The admin template embeds a small set of IFs controlling which part of the template to render:

<h1>Pagina di amministrazione</h1><br/>
{% if errori is defined %}
 <div class="admin_errori_wrapper">
 {% for errore in errori %}
 {% endfor %}
{% endif %}

{% if users is defined %}
 <h2>Utenti esistenti</h2>
 {% for user in users %}
 <li><a href="/admin.html/elimina/{{ user.username|e }}">Elimina</a>&nbsp;{{ user.username|e }}{% if user.roles.0 == "ROLE_ADMIN" %} (Admin) {% endif %}</li>
 {% endfor %}
 {% endif %}
 <a href="/admin.html/aggiungi">Aggiungi</a>
{% if form is defined %} 
<form action="#" method="post"> 
 {{ form_widget(form) }}
 <input type="submit" name="submit" />
{% endif %}

Another request was to prevent hardlinking of actual content so I created a gallery page that lists content of a images folder and another controller rendering the actual image, thus giving me the ability to control who is getting the images. Of course the real images folder contains a .htaccess preventing direct access

The controllers are :

$app->get('/immagini.html',function() use ($app) {
 $immagini = array();

 $files =getSortedFiles(PATH_DOCUMENTI_IMMAGINI);

foreach($files as $file) {
 if ($file != ".htaccess" && $file != "" && $file != "." && $file != ".." && $file != "thumbnails" && !is_dir($file)) { 
 $immagine['file'] = $file;
 $immagine['thumb'] = str_replace('.pdf','.png',$file);
 $immagini[] = $immagine;
 return $app['twig']->render('immagini.html',array('active_tab'=>'immagini','immagini'=>$immagini));

$app->get('/immagini.html/{nome}',function($nome) use ($app) {
 //return $app->sendFile();
 $file = PATH_DOCUMENTI_IMMAGINI.'/' . urldecode($nome);
 return new BinaryFileResponse($file, 200, array(), true, 'inline');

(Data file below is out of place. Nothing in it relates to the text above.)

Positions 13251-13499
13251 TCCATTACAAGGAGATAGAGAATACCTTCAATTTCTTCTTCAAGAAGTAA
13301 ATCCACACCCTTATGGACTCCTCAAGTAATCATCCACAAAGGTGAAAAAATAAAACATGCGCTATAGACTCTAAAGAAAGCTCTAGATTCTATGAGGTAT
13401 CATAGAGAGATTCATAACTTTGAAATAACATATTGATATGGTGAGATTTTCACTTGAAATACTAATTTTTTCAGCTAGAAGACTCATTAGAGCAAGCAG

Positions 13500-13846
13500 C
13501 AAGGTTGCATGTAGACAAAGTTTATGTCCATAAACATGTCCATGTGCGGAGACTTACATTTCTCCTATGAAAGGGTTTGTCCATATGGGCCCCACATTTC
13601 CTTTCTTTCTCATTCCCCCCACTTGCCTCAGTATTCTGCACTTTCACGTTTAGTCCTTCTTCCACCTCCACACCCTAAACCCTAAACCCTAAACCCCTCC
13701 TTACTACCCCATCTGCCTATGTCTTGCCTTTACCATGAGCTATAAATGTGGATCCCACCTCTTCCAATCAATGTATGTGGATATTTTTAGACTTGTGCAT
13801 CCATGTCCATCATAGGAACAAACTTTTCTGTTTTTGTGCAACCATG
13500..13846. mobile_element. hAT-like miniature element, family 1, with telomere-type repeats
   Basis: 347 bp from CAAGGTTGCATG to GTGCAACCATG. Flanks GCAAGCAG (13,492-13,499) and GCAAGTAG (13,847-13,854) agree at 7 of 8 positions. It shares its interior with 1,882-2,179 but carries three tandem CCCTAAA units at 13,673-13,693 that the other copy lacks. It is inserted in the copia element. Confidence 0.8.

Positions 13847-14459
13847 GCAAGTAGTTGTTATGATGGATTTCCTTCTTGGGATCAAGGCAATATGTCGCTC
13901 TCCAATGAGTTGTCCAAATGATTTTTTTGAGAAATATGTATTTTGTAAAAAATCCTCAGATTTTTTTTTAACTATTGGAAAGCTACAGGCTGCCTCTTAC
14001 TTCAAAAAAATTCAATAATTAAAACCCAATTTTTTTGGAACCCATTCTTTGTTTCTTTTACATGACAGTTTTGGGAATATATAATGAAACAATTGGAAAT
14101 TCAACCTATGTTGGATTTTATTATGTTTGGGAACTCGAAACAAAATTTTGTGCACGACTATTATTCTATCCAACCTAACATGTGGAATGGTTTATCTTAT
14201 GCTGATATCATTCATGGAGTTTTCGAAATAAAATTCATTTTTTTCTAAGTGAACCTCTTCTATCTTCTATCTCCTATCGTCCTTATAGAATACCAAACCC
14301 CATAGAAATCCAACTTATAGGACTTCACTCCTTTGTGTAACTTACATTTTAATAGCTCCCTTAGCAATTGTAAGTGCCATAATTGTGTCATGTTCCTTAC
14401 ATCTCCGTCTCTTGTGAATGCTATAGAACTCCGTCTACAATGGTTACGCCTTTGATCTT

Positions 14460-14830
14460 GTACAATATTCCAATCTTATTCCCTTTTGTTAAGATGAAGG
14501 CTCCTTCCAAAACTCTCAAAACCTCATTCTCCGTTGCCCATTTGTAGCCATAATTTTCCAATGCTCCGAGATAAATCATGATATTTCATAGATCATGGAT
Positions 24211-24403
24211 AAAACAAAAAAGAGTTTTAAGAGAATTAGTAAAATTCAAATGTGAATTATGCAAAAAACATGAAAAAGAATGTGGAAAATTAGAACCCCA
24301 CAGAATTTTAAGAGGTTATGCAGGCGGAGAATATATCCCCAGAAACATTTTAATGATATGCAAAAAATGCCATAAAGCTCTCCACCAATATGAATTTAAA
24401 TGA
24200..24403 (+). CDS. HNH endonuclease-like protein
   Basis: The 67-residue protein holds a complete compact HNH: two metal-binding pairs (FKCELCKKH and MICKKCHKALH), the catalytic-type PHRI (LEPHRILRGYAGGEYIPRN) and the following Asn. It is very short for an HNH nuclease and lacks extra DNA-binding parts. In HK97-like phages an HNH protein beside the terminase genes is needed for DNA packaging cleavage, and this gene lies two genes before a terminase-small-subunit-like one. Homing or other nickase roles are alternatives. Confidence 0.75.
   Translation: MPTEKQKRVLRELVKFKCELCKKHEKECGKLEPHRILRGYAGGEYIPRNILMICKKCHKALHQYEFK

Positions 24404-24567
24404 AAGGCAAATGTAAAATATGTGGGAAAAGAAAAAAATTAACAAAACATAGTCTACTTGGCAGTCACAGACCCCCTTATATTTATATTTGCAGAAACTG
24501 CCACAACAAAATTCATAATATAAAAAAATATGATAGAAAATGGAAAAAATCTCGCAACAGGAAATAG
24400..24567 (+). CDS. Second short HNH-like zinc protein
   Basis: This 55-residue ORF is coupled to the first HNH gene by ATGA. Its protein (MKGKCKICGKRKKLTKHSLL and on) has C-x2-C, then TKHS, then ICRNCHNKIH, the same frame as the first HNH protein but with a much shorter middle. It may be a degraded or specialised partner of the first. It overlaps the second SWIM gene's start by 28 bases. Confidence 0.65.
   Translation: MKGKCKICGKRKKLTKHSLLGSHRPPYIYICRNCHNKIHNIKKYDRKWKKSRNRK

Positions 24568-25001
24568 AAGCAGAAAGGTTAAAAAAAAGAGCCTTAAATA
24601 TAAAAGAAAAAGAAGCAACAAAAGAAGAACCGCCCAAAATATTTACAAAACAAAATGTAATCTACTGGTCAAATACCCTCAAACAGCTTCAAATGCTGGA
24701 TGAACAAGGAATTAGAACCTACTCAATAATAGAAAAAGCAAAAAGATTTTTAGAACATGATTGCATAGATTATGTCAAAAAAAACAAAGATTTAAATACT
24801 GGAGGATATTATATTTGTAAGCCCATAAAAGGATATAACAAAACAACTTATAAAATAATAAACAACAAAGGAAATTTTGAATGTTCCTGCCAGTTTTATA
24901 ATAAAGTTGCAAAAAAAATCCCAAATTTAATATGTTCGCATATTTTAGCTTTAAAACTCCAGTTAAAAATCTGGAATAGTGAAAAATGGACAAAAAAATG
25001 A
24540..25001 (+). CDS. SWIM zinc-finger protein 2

$app->get('/immagini.html/thumbnails/{nome}',function($nome) use ($app) {
 //return $app->sendFile();
 $file = PATH_DOCUMENTI_IMMAGINI.'/thumbnails/' . urldecode($nome);
 return new BinaryFileResponse($file, 200, array(), true, 'inline'); 

This way the client only needs to upload an image to the correct folder (and possibly a thumbnail as well) in order to see it listed in the gallery

The same approach has been followed for other documents

As noted earlier the copy of the silex_fat.tgz I started working with lacked the BinaryFileResponse class. I re-downloaded the tgz today and now the class is there, just keep your eyes open

Not bad for half a day’s job, right?

¹ Easily obtained with convert and a one-liner:

find -name "*pdf" | while read fn ; do convert -size 300x220 "${fn}[0]" "`basename "${fn}" ".pdf"`"".png"; done;

9 Responses to A Silex example

  1. Paula

    Hello, I am new to Silex and trying to understand how to create a working structure and application and go from there. Luckily, I found your page and I am wondering if you have the entire sample application up on Github? Your instructions here would help to walk through the code to understand it better. Kindly send me a response at my given email address. Thank you.

    • I didn’t set up a project on github, but I started from the standard silex documentation.
      You can start from there as well and easily retrace my steps

      • Ganesh

        Nice whitepaper on silex.
        Thank you!

        Can you mentions the version of silex you were using in it? or a link to it at least! which would be more helpful to follow.

        Thank you again!

  2. does all of the above go into ones file, i.e. index.php?

    and thanks for the code/tutorial

    • Not necessarily all, but most of it yes
      By using a rewrite that redirects all requests to index.php you effectively create a front controller
      It’s the same approach most CMS and frameworks use

      If you need a more structured approach you may want to consider using a full Symfony2 stack

  3. Ciao Marco, complimenti per il sito, mi stavo documentando su Silex, perché avevo in mente di iniziare un piccolo progetto. Ti va di partecipare se hai tempo???

    • Ciao
      Sì, compatibilmente col tempo e con l’obiettivo del progetto volentieri
      Puoi contattarmi per mail a info chiocciola marcoalbarelli punto eu

  4. David

    Thanks Marco,
    Your example has given me a better idea of how to use Silex to get a website up and running. I found the Silex documentation far too terse and with huge assumptions about the level of expertise a new user may have. When the learning curve is steep a few examples are worth hundreds of pages of official documentation.

    • I completely agree on the state of Silex documentation. I am quite good at using Symfony, but I found the silex docs somewhat too “thin” myself
      Glad of having been helpful